27. Oct, 2021


TUESDAY 26-10-21

My word we were up in good time this morning. I'd even set the alarm clock which enabled us to leave the campsite at Benicassim at just after nine o'clock. We had a journey north which was going to take us about three hours, and we wanted to ensure there was time at the other end for our visit to Montserrat Monastery which we were to reach by cable car.

Just before Barcelona we turned left and headed inland a little, arriving in a car park close to the cable car station. The narrow bridge across the river to the car park for the cable car banned motorhomes as well as buses etc, and little wonder, so we didn't have much choice as to where we parked.

While The Chef prepared lunch I walked over the bridge armed with my wallet and reading glasses to see what the score was regarding tickets. It was straightforward enough, and two return tickets cost twenty-three Euros. Right next door is a railway station which allows visitors from Barcelona etc to catch a train to the cable car station then hop on the cable car, or to stay on the train because amazingly the train goes right up to the monastery.

There were only five of us on our trip up to the top though the Chef noticed a sign which said it held thirty-five which would certainly have been a squeeze.

So a bit about the Monastery:

Montserrat is home to the Sanctuary of Our Lady of Montserrat, and the nearly thousand-year-old Benedictine monastery that has been at the service of pilgrims and visitors who come to this unique mountain. The community consists currently of around 60 monks that follow the Rule of Saint Benedict (6th century). They are devoted mainly to enriching their religious experience, to their daily work and to welcoming pilgrims. The monastery is a place of encounter, prayer, dialogue and culture. Montserrat boasts one of the oldest boys' choirs in Europe.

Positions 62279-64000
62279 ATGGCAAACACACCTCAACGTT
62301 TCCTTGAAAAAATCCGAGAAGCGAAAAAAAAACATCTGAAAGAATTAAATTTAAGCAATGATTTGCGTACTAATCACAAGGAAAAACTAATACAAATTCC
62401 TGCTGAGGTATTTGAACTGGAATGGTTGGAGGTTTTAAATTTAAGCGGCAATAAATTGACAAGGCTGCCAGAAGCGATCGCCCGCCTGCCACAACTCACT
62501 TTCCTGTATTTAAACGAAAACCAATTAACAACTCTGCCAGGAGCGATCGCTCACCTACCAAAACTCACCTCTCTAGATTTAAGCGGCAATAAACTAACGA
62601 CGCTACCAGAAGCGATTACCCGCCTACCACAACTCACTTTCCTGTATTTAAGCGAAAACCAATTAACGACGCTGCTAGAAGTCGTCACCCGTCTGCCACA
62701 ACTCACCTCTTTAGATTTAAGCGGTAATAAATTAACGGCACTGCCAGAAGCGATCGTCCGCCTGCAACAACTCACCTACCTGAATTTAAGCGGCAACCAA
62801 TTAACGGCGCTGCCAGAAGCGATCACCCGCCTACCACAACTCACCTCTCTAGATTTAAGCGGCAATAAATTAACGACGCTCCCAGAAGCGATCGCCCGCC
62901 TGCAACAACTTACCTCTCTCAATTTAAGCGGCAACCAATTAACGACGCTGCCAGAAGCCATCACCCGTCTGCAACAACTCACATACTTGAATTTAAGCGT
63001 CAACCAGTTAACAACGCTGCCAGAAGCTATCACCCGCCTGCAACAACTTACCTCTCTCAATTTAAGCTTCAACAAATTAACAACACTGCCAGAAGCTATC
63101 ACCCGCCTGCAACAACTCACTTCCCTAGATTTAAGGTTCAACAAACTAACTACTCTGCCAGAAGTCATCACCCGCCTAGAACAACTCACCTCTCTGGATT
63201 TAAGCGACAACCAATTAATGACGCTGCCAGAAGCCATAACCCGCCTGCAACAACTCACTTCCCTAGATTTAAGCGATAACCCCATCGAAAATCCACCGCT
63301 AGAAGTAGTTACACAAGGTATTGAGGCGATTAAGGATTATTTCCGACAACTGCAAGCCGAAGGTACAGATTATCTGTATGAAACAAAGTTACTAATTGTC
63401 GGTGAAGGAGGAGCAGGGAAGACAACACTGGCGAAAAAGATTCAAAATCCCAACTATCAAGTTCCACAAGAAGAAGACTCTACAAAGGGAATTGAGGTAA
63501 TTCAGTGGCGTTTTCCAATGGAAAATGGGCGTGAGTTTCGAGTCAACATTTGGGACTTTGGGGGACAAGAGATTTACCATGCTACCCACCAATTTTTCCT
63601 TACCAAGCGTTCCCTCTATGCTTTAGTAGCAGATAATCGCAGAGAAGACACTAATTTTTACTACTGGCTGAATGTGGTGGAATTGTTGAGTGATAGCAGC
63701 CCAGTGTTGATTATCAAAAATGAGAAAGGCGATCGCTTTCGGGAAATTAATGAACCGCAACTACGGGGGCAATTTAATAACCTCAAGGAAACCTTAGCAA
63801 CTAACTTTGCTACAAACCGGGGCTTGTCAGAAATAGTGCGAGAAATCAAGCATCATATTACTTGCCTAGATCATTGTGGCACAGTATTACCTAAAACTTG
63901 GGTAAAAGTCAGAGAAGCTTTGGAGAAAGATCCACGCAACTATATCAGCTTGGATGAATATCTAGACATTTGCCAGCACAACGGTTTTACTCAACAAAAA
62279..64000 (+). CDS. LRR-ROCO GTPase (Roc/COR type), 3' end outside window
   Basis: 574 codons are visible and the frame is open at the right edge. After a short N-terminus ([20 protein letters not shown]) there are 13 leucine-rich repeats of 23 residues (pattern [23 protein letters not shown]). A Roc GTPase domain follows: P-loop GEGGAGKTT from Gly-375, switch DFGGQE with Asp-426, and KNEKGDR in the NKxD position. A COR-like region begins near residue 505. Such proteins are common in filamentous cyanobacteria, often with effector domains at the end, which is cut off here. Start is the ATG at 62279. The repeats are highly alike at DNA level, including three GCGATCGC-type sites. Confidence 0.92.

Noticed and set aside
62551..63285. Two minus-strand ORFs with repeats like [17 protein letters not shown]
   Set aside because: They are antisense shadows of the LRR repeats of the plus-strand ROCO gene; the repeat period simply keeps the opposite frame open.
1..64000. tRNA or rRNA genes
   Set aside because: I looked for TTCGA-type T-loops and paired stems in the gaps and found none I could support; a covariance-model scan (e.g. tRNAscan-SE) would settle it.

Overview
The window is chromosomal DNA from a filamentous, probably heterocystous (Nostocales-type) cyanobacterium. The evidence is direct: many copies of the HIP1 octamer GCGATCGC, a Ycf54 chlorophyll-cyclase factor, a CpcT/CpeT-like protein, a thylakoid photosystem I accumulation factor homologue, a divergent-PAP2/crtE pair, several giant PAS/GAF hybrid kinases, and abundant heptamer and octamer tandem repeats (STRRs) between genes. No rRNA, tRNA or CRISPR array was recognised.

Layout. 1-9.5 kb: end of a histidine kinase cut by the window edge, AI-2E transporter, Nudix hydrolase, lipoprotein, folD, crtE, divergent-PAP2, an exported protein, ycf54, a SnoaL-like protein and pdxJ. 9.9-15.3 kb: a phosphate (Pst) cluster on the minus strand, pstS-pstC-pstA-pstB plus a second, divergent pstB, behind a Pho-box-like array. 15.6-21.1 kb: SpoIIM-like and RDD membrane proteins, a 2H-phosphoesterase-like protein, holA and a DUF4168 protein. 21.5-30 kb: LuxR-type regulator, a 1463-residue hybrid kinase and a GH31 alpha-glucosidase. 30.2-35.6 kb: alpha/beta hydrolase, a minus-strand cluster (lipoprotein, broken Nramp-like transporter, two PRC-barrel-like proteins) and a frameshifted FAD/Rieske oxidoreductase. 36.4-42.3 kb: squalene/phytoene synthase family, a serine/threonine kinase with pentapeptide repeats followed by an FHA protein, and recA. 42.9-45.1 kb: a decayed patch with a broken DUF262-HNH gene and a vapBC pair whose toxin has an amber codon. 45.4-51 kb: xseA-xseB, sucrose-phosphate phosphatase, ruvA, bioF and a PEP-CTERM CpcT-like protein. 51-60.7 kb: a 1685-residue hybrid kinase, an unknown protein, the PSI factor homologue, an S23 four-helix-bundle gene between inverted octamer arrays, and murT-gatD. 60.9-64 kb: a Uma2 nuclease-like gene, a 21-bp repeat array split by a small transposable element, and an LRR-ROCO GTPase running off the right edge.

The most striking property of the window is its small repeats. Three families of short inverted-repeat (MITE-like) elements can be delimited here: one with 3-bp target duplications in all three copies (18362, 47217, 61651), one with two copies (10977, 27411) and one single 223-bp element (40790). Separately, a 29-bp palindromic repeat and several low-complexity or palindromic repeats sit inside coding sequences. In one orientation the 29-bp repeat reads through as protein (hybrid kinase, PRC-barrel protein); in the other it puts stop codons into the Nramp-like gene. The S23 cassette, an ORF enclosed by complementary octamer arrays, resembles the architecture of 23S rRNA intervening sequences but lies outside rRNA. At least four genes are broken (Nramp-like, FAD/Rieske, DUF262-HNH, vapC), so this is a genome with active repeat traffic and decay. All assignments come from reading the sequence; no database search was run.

It's quite an impressive complex up there and it even has a coach park for visitors, though I wouldn't want to drive one up there, and I certainly didn't consider taking the motorhome because we'd probably have struggled to get up there only to find a sign banning us.

The main attraction must be the Basilica, and we joined a queue to get a ticket with a time on it for our visit, but unfortunately just after we joined the back of the queue the lady issuing the tickets must have realised it was her siesta time and simply let the whole queue through while she walked off. This meant that we were in a very slow moving line around the edge of the building and couldn't understand why it was so slow moving. Eventually having climbed up two or three floors we came across the statue of the Madonna, which, never mind the rules, everybody wanted to be photographed with and touch, and nobody else had space to get around them. Once we were through that pinch point we were away, and able to walk round to the front of the building and walk in through the front doors and down the aisle.

While we were in there some lovely singing started and I thought it was a recording of a choir boy but The Chef told me later outside that it was one of the female visitors and pointed her out.

I have to say that the complex up there is well geared up to part visitors from their money including large bars of chocolate for ten pounds a bar and coffee and gifts shops galore, none of them cheap.

Once we'd seen all we wanted we made our back down and are now relaxing in the motorhome in the hope that nobody will move us on as it is a very convenient place to spend the night.

Tomorrow we begin the journey northwest heading towards Castro Urdiales which is not far from Santander.

I have started a new chapter today because I'm aware some of them are too big. The one 'To Carmona' will have to be split in two after we get home. It will be a bit time consuming but needs to be done as it takes too long to wade through all the pictures and text to reach the beginning. I think in future I'm going to have to reduce the number of photographs I upload each day.